GREGG SHAPIRO: Ana, who do you consider to be your musical influences?

ANA EGGE: Early on, I would definitely say k.d. lang was a huge influence and Bonnie Raitt. And then Lyle Lovett and the Grateful Dead and lots of bluegrass stuff. Definitely the Indigo Girls, too.

GS: As you say in the liner notes for your new disc “Bad Blood,” this is the fourth time that you are working with ParkinSong. How did you become involved with the label and the organization?

AE: Basically, Rob Litowitz, who founded ParkinSong heard me on NPR’s Morning Edition back in ’98. He produced a concert for me in the (Washington) D.C. area and we became close friends. He wanted to start doing something positively to effect what was happening to his mother (Selma) – she was living with Parkinson’s for many years. Eventually she passed away after living with it for 15 years, I think. He and his sisters started doing these annual benefit concerts and I played all of them. Then I worked with him on a CD he wanted to do to benefit the Parkinson’s Foundation. He got a lot of great artists to submit songs and in that he formed his label and then he signed me. We did three albums together. This one (“Bad Blood”) we produced together but it’s coming out on Ammal Records.

GS: Funds to pay for the making of your new disc “Bad Blood” were raised via Kickstarter. Why did you choose to go that route?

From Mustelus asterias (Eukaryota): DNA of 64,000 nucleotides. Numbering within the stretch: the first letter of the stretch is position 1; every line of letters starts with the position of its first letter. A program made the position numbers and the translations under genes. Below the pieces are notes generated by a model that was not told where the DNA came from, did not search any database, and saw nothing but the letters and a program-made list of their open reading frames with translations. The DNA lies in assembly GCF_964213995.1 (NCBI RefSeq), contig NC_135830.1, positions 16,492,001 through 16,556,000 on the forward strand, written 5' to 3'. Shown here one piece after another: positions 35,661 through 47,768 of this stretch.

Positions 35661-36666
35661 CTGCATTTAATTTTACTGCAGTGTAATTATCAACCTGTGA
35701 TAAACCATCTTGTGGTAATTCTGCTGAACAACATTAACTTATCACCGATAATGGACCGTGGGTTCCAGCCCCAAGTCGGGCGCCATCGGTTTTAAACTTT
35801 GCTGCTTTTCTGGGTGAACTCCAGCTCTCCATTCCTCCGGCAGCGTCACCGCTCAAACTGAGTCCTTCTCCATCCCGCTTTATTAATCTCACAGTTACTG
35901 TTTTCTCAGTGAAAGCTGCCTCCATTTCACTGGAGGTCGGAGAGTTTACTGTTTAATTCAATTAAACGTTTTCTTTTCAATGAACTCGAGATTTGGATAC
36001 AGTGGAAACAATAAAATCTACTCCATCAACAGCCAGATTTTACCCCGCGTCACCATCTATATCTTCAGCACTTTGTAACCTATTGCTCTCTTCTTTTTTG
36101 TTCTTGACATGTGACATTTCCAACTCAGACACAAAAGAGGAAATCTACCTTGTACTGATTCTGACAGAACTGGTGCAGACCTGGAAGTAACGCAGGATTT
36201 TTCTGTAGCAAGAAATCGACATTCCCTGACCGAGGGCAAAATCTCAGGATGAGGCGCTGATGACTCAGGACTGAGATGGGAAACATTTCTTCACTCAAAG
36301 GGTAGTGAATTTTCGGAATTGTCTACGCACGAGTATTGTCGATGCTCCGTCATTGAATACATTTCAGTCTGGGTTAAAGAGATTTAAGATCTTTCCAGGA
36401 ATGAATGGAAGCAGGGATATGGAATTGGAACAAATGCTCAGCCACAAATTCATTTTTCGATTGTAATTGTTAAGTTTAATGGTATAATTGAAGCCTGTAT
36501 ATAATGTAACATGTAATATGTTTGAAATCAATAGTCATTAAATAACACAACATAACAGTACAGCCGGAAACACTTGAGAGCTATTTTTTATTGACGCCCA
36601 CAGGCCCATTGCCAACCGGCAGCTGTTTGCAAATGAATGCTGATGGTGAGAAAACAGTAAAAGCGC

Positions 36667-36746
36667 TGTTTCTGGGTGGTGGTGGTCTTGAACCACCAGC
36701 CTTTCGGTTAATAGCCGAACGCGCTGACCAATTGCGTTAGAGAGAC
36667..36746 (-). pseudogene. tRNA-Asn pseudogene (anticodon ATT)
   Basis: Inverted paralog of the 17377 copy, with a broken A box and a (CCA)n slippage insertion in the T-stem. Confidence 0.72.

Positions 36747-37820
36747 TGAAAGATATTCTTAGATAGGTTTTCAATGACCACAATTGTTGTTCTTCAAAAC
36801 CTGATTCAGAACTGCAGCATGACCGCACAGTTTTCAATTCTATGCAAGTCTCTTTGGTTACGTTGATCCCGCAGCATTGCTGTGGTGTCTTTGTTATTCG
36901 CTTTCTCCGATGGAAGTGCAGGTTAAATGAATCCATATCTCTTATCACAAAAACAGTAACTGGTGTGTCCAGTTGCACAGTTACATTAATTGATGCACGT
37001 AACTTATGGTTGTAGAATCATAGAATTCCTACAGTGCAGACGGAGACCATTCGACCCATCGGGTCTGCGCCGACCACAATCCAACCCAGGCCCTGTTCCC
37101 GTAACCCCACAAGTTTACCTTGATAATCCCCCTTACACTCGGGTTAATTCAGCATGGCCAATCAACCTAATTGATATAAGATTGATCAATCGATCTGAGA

AE: Several people had told me about it and this album was a step up for me in a few different ways and we realized that we were going to have to come up with more money than before. We looked into Kickstarter and seemed like a really great model and it worked well.

GS: So you’d recommend it to other musicians and artitsts.

AE: Yes, I think it’s a great way for fans, friends and family to have an eye in on the process. It’s really a great way to engage and share all the different aspects of making a record. It’s not just all of a sudden I wrote these songs and here it is, it’s done. You can be in touch with everyone who is on your list about all the different steps of recording and picking the musicians and the artwork and the manufacturing.

GS: Last year, Rodney Crowell produced an album by out singer/songwriter Chely Wright and your disc “Bad Blood” was produced by Steve Earle, who along with his wife Allison Moorer, also performs on the album. Do you think that says something about changing attitudes towards the LGBT community and performers in musicians with connections to Nashville?